It's all rather weird. I mean, I laugh and point too when the Pajamas Media gang claims they're "reporting" or whatever when their reporting involves... linking up to a bunch of reports they find in the evil emm ess emm, but that's because they're silly buffoons. I really don't understand this elitism which suggests that "amateurs" can't possibly find away to attract an audience with some form of compelling content, whether it's good writing, timely commentary, skilled news aggregation, pony pictures, some combination, whatever. And who cares if they do? It's all so absurd.

Little-Girl Crush on Strongmen

Creepy for so many reasons.

And a Child Is No Longer With His Mother

You know, there are aspects of the immigration issue where I think well-intentioned people can have wide disagreement on, but I just can't think of any good reason to support the deportation of the parents of American citizens.

Wanker of the Day

Benjamin Wittes.

Benefit of the Doubt

You know, everyone's already taken a whack at this, but let me be generous and say I'm willing to give Michael Skube the benefit of the doubt about whether or not he's had multiple child rape convictions.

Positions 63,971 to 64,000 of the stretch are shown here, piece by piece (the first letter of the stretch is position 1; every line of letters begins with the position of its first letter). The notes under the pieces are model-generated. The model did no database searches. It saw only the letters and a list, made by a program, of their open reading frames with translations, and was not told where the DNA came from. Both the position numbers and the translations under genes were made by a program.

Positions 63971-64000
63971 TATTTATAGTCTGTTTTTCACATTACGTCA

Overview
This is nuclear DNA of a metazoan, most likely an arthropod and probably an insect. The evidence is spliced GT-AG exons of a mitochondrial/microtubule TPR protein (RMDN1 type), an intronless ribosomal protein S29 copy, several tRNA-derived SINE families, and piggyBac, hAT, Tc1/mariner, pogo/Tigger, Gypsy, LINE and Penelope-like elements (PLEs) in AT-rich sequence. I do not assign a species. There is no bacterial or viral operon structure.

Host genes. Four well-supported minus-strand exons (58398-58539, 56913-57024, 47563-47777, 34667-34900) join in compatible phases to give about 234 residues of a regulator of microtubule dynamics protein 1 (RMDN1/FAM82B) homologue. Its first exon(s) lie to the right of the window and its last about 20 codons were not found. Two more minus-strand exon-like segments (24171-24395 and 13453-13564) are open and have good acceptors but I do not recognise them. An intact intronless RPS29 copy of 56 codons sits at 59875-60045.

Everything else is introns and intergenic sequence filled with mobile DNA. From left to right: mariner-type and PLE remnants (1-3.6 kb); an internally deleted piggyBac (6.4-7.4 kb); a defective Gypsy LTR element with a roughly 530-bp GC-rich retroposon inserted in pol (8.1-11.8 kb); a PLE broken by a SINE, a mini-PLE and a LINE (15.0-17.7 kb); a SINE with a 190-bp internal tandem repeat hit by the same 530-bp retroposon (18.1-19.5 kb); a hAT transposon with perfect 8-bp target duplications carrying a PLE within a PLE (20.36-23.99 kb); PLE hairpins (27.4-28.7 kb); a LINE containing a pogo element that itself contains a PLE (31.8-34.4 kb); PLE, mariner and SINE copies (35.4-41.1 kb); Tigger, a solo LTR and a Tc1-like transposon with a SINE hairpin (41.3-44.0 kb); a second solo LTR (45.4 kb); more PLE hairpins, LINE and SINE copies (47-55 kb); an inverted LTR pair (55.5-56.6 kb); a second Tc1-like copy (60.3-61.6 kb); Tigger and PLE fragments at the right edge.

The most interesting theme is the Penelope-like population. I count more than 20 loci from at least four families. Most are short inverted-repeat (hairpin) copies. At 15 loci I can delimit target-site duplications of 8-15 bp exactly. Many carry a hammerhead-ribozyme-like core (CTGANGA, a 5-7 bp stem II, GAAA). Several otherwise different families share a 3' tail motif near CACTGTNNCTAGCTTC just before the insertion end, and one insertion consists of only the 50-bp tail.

New thread

At some point I have to write something about why this stuff makes me crazy.

Not Atrios


Over there.

The governor, Mohammed Ali al-Hasani, was killed when the bomb exploded next to his convoy as it drove through the provincial capital, Samawa, police say.

Several bodyguards were also injured in the explosion, which happened at 0800 local time (0400 GMT).

Mr Hasani belonged to the largest Shia party in Iraq, the Supreme Islamic Iraqi Council (SIIC).

He is the second Shia governor killed this month.

Iraq has 18 provinces.

Sunday, August 19, 2007

Blogs Suck

Indeed. But it's not like the alternatives are covering themselves in glory either.


Thread thread thread.

Evening Thread

Rock on.

Undisclosed Location Blogging

They have ponies here!

Operation Yellow Elephant

As we all probably remember, the leading lights of the Bush sycophantsphere spent years arguing that enough troops were sent to Iraq, and then turned on a dime and argued that the surge was The Last Best Hope For Mankind.

Now the surge is being time limited by troop constraints. Will we see, finally, a patriotic call to arms? Won't one young member of the conservative blogosphere step forward? Ben Domenech, how about you?

I'm guessing no.

Fresh Thread


Not the First Time

Hannity's Giuiliani fundraiser isn't the first. He also did so for Rick Santorum.